Meadowdale’s Gia Powell (2) chases down a loose ball during a game against Shorecrest on Jan. 5 at Shorecrest High School in Shoreline. (Annie Barker / The Herald)

Meadowdale’s Gia Powell (2) chases down a loose ball during a game against Shorecrest on Jan. 5 at Shorecrest High School in Shoreline. (Annie Barker / The Herald)

Powell said putting up double-digit point totals regularly may imply she always has to possess the ball, which a majority of the time she does as a point guard, but baskets are scored by creating opportunities for teammates.

“If I can pass it down low to Audrey (Lucas) or Sam (Medina), pass it to Mia (Brockmeyer) who can shoot, those things all open me up. But I feel like I’ve always just been able to create for myself,” Powell said. “As a point guard, you’re the facilitator. You kind of decide how you run things. And so I feel like, yeah, I open them up, but they open me up as well. … The biggest thing I’ve learned is just being a playmaker for my team, whether it’s me scoring the basketball or Audrey or Mia or anybody else.”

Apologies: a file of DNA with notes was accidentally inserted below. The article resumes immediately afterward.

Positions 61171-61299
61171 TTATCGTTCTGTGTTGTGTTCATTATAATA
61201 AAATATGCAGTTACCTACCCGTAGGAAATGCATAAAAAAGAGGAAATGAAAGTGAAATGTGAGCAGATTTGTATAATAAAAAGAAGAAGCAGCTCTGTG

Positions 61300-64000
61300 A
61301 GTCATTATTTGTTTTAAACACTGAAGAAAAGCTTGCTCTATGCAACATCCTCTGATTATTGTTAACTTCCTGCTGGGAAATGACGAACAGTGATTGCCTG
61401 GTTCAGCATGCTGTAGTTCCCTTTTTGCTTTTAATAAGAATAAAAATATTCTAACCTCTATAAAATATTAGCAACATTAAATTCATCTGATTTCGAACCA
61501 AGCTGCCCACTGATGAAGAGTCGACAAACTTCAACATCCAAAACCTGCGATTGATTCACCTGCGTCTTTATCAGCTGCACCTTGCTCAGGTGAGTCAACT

Thompson said the team played a different style under Mahler. And when Powell was a sophomore, he realized the team needed to get up and down the court faster to make opponents uncomfortable in transition. Once he was hired as the head coach in Powell’s junior year, he established that tactic into his team.

“Our offense is set where there’s usually four, five or six options in one set. If you don’t see the look in the first one or the second one, you’re still going to get a look somewhere in the third or fourth,” Thompson said. “So Gia is really good at seeing those options.”

Thompson’s offensive scheme puts scoring options all around the court in an attempt to keep the defense away from keying on a single player, but most opponents still put their focus on the Mavericks’ talented point guard. It rarely slows her down.